Union carbide polymerization catalysts: from uncovering active site structures to designing molecularly-defined analogs†
The Union Carbide (UC) ethylene polymerization catalysts, based on chromocene dispersed on silica, show distinct features from the Phillips catalysts, but share the same heated debate regarding the structure of their active sites. Based on a combination of IR, EPR spectroscopies, labeling experiments, and DFT modeling, we identified monomeric surface-supported Cr(III) hydrides, (SiO)Cr(Cp)–H, as the active sites of the UC catalyst. These sites are formed in the presence of grafted and adsorbed chromocene as well as residual surface OH groups, only possible at high Cr loading, and involve a C–H activation of the Cp ring. These Cr-hydrides initiate polymerization, yielding Cr(III) alkyl species that insert ethylene through a Cossee–Arlman-type mechanism, as evidenced by spectroscopic studies. These insights inspired the design of a well-defined analog, CpCr(CH(SiMe3)2)2 grafted on partially dehydroxylated silica, that shows similar spectroscopic and polymer structure to the UC catalyst, further supporting the proposed active site structure.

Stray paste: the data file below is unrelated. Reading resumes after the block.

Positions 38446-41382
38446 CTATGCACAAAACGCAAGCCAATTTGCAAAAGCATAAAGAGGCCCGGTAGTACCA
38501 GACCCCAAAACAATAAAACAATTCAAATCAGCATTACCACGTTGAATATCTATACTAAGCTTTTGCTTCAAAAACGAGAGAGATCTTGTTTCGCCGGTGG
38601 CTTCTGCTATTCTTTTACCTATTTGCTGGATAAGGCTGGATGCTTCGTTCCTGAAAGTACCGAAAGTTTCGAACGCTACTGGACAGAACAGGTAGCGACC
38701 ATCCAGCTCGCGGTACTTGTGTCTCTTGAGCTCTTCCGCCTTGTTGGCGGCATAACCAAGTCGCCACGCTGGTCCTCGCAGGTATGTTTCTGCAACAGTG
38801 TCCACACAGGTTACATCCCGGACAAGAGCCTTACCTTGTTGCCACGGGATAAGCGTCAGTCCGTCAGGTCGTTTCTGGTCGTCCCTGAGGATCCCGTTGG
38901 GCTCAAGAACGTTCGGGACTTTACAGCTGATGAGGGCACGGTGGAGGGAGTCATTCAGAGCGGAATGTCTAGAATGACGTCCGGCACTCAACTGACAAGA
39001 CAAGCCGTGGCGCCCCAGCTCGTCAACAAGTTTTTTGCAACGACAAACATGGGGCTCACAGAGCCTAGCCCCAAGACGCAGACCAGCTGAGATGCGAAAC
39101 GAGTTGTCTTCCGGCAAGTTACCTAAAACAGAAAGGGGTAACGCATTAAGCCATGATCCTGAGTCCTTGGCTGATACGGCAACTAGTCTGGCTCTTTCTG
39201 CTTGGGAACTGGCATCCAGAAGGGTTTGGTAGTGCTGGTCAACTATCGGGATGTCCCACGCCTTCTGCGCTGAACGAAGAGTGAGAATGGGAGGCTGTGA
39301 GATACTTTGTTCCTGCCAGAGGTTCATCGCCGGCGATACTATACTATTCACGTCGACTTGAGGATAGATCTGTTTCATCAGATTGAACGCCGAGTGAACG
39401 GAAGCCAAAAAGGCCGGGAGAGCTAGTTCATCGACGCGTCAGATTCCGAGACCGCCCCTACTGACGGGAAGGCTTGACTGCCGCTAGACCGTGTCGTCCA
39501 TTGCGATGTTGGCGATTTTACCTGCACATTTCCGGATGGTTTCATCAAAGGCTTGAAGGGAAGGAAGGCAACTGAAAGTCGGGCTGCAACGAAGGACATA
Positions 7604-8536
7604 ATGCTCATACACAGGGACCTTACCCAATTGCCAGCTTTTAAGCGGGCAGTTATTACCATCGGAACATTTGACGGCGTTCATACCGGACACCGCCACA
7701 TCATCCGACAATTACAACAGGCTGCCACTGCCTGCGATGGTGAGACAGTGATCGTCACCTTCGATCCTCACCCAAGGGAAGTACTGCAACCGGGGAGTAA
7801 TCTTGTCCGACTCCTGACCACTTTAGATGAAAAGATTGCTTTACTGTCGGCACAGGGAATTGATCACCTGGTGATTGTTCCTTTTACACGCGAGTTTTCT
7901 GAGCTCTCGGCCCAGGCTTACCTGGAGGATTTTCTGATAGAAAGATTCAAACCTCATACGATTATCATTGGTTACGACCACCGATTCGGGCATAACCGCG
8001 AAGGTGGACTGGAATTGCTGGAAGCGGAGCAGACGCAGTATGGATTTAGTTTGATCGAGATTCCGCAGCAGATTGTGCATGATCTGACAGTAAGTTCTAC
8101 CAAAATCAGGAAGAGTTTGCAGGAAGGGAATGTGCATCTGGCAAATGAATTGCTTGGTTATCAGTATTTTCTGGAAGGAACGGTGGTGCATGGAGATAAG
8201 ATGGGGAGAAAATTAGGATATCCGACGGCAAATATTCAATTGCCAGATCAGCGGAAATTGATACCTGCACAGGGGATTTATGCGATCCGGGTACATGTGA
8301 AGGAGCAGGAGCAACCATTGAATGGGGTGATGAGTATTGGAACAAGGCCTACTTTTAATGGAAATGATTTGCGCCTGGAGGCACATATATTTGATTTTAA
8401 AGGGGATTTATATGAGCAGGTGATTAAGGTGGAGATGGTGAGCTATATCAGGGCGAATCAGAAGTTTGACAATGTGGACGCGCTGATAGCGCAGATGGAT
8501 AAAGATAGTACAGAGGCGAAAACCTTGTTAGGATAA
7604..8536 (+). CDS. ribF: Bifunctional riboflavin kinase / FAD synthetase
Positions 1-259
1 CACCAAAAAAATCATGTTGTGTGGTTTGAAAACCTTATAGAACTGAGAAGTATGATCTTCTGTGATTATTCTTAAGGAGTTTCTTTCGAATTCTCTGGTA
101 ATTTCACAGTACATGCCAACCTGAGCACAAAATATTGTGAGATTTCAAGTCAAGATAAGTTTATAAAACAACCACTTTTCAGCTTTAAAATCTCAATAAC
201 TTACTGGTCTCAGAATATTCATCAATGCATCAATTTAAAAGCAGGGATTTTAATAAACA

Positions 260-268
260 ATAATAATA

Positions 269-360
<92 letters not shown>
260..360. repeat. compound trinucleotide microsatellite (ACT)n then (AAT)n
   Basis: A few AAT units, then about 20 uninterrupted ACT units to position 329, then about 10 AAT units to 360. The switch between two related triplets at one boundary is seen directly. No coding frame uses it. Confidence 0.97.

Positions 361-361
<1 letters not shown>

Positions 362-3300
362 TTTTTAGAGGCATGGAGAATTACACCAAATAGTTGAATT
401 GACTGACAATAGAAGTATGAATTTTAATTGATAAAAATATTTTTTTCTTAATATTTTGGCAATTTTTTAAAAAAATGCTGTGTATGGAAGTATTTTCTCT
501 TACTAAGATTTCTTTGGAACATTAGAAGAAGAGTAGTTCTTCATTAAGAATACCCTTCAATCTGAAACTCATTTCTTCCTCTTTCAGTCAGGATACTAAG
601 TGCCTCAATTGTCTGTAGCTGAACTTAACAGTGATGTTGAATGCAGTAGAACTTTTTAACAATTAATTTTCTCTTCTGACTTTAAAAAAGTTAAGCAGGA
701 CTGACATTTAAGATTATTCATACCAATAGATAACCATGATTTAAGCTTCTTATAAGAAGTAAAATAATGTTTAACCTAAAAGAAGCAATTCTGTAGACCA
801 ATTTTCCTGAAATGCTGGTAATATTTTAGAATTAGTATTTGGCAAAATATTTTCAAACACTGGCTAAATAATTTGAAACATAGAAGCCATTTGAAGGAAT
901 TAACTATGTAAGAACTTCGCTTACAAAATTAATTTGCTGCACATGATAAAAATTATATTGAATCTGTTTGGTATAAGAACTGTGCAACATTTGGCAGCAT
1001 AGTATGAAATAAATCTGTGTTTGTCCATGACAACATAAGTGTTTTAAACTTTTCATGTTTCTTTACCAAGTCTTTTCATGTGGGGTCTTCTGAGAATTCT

- This article is part of the themed collection: 2022 Chemical Science HOT Article Collection